Talk about reform

However, Russian authorities have nevertheless begun to understand that in a time of crisis they have no choice but to address the problems in the single-industry towns, hence the idea for setting up industrial parks in these areas. According to the organisers, tax incentives will attract future residents, and they will provide new working opportunities for towns in a depression. Nevertheless, even here, Russian specifics cannot be avoided.


For example, in April 2014 at a meeting involving Putin it was stated that Yurga (Kemerovo Region) and Chegdomyn (Khabarovsk Krai) are among the “most crisis-ridden single-industry towns” and “are in such a state, that they should have been helped yesterday.” Putin readily believed the government’s experts who were claiming that the employment situation would be remedied by the construction of industrial parks, and that “it’s the quickest and most effective measure.” However, in May 2016, i.e., over two years after this historic meeting, all the news about an industrial park, for example, in Chegdomyn, is still only mentioned in the future tense: “One of the key issues is providing this site with transport, energy and a utility infrastructure. It is anticipated that funds for this will come from the provincial budget and from the Foundation for the Development of Single-Industry Towns. The region’s authorities are sending an application for co-financing to the FRM before July. The amount of support is estimated at 500 million roubles.”

In a time of crisis it is impossible to solve the problem

But according to Professor Aleksei Novikov of the Graduate School of Urban Studies, it is already too late to save the towns already in crisis: “The problem with single-industry towns, or more precisely, how it is solved, is that it only begins to be solved when a crisis approaches, and when the federal government understands that these are socially dangerous points. Unemployment there will rise, and so on. But in a time of crisis it is impossible to solve the problem. It can only be solved over a very long period of time.”

So far in Yurga, more than two years later, only the sewer has almost been installed; as the official statement says: “In Yurga, as the deputy head of the town’s construction department said, the sewer for industrial waste is already 80% built. By September it will be finished. It is planned to invest no less than 4 billion roubles and create 2,500 jobs in Yurga by 2020.”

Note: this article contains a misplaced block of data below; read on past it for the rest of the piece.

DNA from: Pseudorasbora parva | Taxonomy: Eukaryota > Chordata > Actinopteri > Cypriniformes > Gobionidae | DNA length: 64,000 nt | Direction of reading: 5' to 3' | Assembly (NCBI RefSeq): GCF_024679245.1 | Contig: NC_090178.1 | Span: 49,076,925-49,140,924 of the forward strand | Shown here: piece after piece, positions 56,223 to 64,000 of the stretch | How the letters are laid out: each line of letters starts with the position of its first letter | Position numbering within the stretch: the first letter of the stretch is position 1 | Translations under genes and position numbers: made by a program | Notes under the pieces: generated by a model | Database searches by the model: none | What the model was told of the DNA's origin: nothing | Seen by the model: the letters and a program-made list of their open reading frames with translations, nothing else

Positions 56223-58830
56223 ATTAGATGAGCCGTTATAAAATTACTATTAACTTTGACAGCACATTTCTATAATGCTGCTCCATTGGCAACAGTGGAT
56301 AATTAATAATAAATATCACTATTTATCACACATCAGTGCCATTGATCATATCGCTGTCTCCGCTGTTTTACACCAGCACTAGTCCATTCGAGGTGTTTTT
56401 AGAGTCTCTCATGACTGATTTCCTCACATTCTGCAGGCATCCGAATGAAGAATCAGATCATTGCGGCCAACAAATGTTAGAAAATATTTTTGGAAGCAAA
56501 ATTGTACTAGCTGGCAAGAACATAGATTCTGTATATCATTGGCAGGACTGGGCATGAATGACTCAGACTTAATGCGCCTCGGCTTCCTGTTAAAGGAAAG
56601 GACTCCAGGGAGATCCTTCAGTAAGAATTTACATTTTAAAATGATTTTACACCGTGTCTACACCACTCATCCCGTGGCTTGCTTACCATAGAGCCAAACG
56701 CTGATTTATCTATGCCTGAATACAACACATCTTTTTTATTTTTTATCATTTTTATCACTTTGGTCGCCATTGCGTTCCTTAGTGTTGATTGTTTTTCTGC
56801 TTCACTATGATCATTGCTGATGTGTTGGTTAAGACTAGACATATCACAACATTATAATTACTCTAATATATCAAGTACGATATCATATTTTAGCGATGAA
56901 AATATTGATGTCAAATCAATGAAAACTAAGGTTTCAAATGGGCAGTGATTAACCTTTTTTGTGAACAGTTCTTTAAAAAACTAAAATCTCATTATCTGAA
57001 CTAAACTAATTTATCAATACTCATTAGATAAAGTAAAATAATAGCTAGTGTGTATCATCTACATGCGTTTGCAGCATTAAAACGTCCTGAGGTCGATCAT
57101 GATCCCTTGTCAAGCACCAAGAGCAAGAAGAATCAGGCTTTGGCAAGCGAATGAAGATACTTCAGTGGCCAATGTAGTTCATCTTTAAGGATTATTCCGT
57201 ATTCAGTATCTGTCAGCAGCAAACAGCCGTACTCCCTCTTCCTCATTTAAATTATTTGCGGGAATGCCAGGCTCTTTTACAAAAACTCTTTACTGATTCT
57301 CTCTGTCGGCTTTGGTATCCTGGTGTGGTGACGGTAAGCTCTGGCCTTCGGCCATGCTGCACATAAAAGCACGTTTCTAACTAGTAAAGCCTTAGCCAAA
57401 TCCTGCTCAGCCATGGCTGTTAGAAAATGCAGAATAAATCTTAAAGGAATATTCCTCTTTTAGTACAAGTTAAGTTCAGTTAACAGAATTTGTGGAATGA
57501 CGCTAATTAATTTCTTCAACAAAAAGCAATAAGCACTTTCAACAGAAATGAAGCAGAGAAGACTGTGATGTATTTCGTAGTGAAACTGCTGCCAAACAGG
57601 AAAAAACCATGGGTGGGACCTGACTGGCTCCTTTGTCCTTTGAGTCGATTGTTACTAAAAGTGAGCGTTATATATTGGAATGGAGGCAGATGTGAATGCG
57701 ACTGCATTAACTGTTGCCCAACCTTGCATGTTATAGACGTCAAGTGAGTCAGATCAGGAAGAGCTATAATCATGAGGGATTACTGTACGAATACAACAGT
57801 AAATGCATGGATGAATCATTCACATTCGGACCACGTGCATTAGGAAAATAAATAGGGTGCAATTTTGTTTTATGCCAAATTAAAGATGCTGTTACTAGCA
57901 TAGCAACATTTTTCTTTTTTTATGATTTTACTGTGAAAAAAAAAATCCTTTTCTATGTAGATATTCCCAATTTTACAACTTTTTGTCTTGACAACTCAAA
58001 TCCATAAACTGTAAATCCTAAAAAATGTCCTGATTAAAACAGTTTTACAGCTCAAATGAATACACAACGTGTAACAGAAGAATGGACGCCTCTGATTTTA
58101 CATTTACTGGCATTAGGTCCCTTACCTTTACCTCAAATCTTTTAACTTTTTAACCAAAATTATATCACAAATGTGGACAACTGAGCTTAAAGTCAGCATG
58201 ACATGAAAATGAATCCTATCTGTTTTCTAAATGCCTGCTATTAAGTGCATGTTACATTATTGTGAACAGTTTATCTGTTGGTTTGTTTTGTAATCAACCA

In 2014, the name of the village of Nadvoitsy (Karelia) was also aired at a Putin meeting, and everyone was also prepared to subject this territory to something urgent and resuscitative. In the end, two years after all Putin’s green lights, a report about the situation in the village begins with the inevitable sad findings: “In Karelia they are again searching for a contractor to build the utilities infrastructure facilities for the industrial park in the village of Nadvoitsy in the Segezhsky region.” That is, not only has no science park begun to be constructed, but even the utilities infrastructure to the site has not been laid.

For comparison: in China in 2014, 58 new skyscrapers were built; in 2015 they erected there a 57-storey skyscraper in 19 days; and in May 2016 it was publicised that Chinese builders in just 3 years and for $700 billion will build 300 transport infrastructure facilities for remote areas of the country.

Breaking point

Thus, it remains for Nadvoitsy residents only to rejoice that the local aluminium plant at the beginning of 2016, after a two year hiatus, resumed its production of alloys. The plant was saved by command economy methods: Putin did not allow the much-suffering Oleg Deripaska to close the town’s core enterprise. Judging by everything, the authorities were simply frightened again. “If people reach their breaking point and set off to block a road, this will already seem nonsense,” said Marina Guseva, the head of Nadvoitsy to a correspondent from the capital’s Kommersant newspaper in January 2014. “We also have a criminal contingent, which has just appeared, they have nothing to lose. It costs them nothing to take up a gun or a knife, especially if the wave is already in motion. And it’ll start here, like it did in Egypt.”

We look at you, Muscovites, you have all possibilities for a life, but are we not citizens too?

One of the factory workers Denis Vilkov agrees in principle with the head of the municipality: “We look at you, Muscovites, you have all possibilities for a life, but are we not citizens too? I have a friend who doesn’t know if in a month he’ll be able to buy bread for his children. That’s why there’s real force building here. We are ordinary working lads. We’ll come together like a fist if it’s necessary to give the state a kick up the arse, we’ll kick its arse using legal methods.”

The greater part of Russia and its single-industry towns are suffering, in essence, from the same illnesses: a lack of competition, a shortage of investors, low productivity, poor economic diversification, errors and abuses by civil servants … Many of Russia’s troubles exist in single-industry towns in a more complex form: for example, industrial production falls more rapidly there than in the economy as a whole, whereas unemployment, on the contrary, grows almost twice as fast as the national average.

The development of Russia’s one-horse towns is impossible without the harmonious cooperation of businesses, local authorities and residents, but in today’s Russia, where businesses cannot rely on judicial protection, and officials have a taste for corrupt income, while people are accustomed to relying only on themselves and Putin, the role of chief peacemaker has fallen to the FSO. Social stability is achieved using these messages: “OWNER, do not skimp on social welfare, Big Brother is watching you! OFFICIAL, do not bury yourself, the special services see and hear everything, and they can always make the buck stop with you! CITIZEN, do not think about protesting – be frightened off once and for all!”